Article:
Sunday, August 2, 2009

Almost a Yuppie, or How I Nearly Bought a Cellphone (in 1986)

In this age of tweets, MP3s and the ubiquitous laptop, I cringe when people announce, sometimes pridefully, that they are "Luddites." Not the textile machinery-destroying kind, but the sort of person who, for whatever reason (fear of new technology, thriftiness, poverty or Brahman tendencies), doesn't have a cellphone, computer or television.

The word Luddite, in this context, makes me feel all the more uncomfortable, because, until recently, I sometimes used it to describe myself, and because I don't have a cellphone and I don't use Twitter or have a Facebook page.

But, once upon a time, twenty-some years ago - when it was still hip (and strictly a profession) to be a graphic designer and carry around a diamond plate aluminum Filofax in your vacuum-formed black plastic briefcase, while listening to The Durutti Column or The The on your Sony Walkman, on the tube commute to the West End (of London) - I did come close to buying an early British cellphone.

I remember poring through the lavish mobile telephone brochure at the big old kitchen table in my Balham house share. The phone was smallish, more reminiscent of the Sinclair calculator than the brick-like first-generation cellphones. It was also incredibly expensive (a couple of hundred pounds a month, if I remember rightly), with a short range and patchy signal quality.

I was freelancing at the time and making more money working a few hours a week than at the full-time design job I'd just quit, and about to be headhunted to an even better job, so I was feeling pretty flush, and leasing a mobile phone seemed like a savvy, even affordable, move for the graphic designer on the go.

In the end, though, I didn't get the phone but bought a flat in South London and a Bang and Olufsen TV instead (that's how expensive the phones were).

This pivotal decision not to get the ultimate personal communicator of the day was the beginning of my long slide into bohemian prioritization - a sort of materialistic triage, whereby you might look out your window at your $5000 car, for example, and realize that if you sold it you could afford to paint for the next six months.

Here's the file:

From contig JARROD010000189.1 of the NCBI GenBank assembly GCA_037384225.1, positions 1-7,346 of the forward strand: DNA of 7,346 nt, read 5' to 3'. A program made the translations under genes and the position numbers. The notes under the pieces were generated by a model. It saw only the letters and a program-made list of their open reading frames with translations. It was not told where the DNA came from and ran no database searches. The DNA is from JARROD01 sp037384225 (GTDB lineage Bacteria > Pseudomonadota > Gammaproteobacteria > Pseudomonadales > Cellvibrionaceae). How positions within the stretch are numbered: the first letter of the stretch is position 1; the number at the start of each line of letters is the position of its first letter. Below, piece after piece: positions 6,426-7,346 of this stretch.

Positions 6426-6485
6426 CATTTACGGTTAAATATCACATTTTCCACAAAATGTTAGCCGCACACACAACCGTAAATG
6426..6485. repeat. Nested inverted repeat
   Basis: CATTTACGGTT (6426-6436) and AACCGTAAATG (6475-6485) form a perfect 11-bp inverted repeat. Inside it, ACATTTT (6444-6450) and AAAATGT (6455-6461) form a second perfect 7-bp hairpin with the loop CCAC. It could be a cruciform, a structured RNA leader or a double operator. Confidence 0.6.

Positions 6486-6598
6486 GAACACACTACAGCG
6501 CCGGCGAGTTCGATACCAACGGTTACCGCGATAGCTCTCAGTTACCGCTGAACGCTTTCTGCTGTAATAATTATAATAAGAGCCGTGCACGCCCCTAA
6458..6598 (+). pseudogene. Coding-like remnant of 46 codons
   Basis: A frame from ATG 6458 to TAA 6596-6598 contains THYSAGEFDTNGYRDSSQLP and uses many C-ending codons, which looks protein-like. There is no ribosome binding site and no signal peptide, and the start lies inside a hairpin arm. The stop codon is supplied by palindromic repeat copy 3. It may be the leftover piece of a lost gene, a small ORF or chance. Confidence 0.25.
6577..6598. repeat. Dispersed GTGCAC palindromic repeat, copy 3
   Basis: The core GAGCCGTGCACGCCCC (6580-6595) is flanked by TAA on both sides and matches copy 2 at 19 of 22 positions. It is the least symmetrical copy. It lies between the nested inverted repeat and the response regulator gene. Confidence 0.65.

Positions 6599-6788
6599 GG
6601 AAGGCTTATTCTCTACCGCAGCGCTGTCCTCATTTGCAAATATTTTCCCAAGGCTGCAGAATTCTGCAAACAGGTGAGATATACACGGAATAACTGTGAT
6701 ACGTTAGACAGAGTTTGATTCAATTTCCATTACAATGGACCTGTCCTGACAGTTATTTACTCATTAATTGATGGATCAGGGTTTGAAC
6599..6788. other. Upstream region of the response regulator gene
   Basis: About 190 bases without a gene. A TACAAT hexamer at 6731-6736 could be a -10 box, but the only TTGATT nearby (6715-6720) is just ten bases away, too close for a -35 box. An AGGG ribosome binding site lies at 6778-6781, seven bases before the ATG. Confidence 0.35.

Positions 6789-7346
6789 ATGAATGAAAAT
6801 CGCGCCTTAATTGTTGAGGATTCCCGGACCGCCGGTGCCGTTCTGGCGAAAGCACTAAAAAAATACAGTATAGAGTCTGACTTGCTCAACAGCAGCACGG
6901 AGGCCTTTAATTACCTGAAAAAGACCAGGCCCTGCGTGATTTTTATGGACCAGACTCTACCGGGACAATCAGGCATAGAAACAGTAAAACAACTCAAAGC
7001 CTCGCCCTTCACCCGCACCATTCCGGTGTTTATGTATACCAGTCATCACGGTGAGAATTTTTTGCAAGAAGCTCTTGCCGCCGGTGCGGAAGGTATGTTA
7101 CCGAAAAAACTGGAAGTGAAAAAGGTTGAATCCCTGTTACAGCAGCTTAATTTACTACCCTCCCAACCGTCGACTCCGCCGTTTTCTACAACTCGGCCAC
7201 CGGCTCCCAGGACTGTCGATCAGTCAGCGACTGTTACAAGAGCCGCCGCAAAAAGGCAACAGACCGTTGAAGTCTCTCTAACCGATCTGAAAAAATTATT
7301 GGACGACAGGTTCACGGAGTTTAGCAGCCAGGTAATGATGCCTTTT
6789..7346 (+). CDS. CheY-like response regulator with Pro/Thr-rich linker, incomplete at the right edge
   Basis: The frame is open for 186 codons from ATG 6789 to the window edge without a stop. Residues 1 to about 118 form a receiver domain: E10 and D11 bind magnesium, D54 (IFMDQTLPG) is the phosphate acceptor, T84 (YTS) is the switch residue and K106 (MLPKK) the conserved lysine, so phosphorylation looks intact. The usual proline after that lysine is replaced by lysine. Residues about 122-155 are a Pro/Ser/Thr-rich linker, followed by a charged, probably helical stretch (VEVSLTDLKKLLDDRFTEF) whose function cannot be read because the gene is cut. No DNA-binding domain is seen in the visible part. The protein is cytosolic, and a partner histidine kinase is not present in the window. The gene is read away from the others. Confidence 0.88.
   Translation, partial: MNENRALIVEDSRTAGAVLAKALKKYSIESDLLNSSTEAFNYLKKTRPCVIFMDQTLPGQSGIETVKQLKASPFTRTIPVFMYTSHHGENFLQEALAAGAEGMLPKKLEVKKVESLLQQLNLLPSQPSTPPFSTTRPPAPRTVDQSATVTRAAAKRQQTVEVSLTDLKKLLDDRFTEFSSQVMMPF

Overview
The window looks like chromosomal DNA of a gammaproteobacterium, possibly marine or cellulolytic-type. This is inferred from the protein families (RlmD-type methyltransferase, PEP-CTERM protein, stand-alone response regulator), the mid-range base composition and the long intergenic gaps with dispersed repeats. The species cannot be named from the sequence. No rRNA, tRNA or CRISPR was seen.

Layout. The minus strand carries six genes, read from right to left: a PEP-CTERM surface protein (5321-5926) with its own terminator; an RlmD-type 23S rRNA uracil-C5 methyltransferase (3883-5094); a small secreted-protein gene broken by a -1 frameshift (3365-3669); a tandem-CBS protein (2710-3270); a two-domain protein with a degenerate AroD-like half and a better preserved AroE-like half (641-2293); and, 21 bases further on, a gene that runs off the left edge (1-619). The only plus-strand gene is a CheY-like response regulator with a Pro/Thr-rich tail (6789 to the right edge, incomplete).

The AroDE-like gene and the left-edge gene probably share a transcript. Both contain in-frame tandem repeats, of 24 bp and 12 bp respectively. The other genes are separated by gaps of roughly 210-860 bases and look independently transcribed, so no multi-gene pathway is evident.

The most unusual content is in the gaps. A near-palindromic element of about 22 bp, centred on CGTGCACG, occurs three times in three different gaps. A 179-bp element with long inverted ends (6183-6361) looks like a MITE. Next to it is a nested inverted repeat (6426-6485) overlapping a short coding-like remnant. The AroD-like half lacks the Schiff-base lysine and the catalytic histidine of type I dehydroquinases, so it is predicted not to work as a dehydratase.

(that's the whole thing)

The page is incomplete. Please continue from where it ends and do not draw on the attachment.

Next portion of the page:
By the late 1980s, I was no more the early-adopter, as I had been with the Walkman and VCR, in the early '80s. The more time I devoted to painting, and the further away I got from the Siren call of designer yuppiedom, the the less important certain technologies, particularly communication technologies - i.e. ways in which people can get a hold of you when you'd rather be working on something of your own or just quietly staring into space - became to me.

To be continued.

Pic from My (almost) first cellphone is second from left.


  1. i've been enjoying your blog, just read your 3rd installment of this yuppie stuff and came back to this post. i have to say that the internet and technology have saved my ass. were it not for that i wouldnt have gotten my art 'out there' nor made the contacts and friends and on and on. my little blog has made me friends, and sold art. my website is my portfolio. i dont have to drive and waste gas to show my art to people. its a good thing. up until a few weeks ago facebook made me vomit just hearing the name of it...but i made a big push to get marketing and connected more and i have to say i like it. i dont use it to catch up on long lost people i dont care about...or to babble or give hugs. it is a network, a support system, a life line for an artist who is otherwise secluded most of the time and rarely interacts with others. i dont live in a city, so i depend on these things to connect me.
    having said that, i agree with having little, using less. take away my art, my supplies and tools and i'm left with next to nothing as i've gotten rid of my life mostly to be an artist.

    per your last post above, i agree...simplify is good but i'd rather have a cell phone than superfluous furniture and crap decorating a house filled with stuff. there is good and bad with everything. needing the latest greatest gadget is wasteful and just clogs up the world more.

    good stuff, i like that you challenge us.

  2. Thanks for your response and for hanging in there through all three installments. I know I tend to veer into a sort of preachy idealism, sometimes, which is as much to remind myself what's "important," as anyone else.

    And then there's the fact that life is always a fairly baroque experience, no matter how much we seek to simplify and focus. Plus everything is in flux and mutable, so trying to nail anything down to a few (supposedly) self-assured paragraphs can be akin to pinning the tail on a kicking donkey while blindfolded.

    In fact, I'm really not sure how anyone can write anything and fully believe in it for any great length of time. Even if the things around us don't change, we certainly do, on a daily and hourly basis. And, of course, things change, too.

  3. your last paragraph in this comment says it all. i get it, believe me i have my rants about it all going to hell in a handbasket and everything is preposterous and grotestque. then the next day its amazing and fantastic. guess you just hit me on a day i found the internet invaluable....and of course lately i could care less about it every again.
    keep on writing, it stimulates us all :)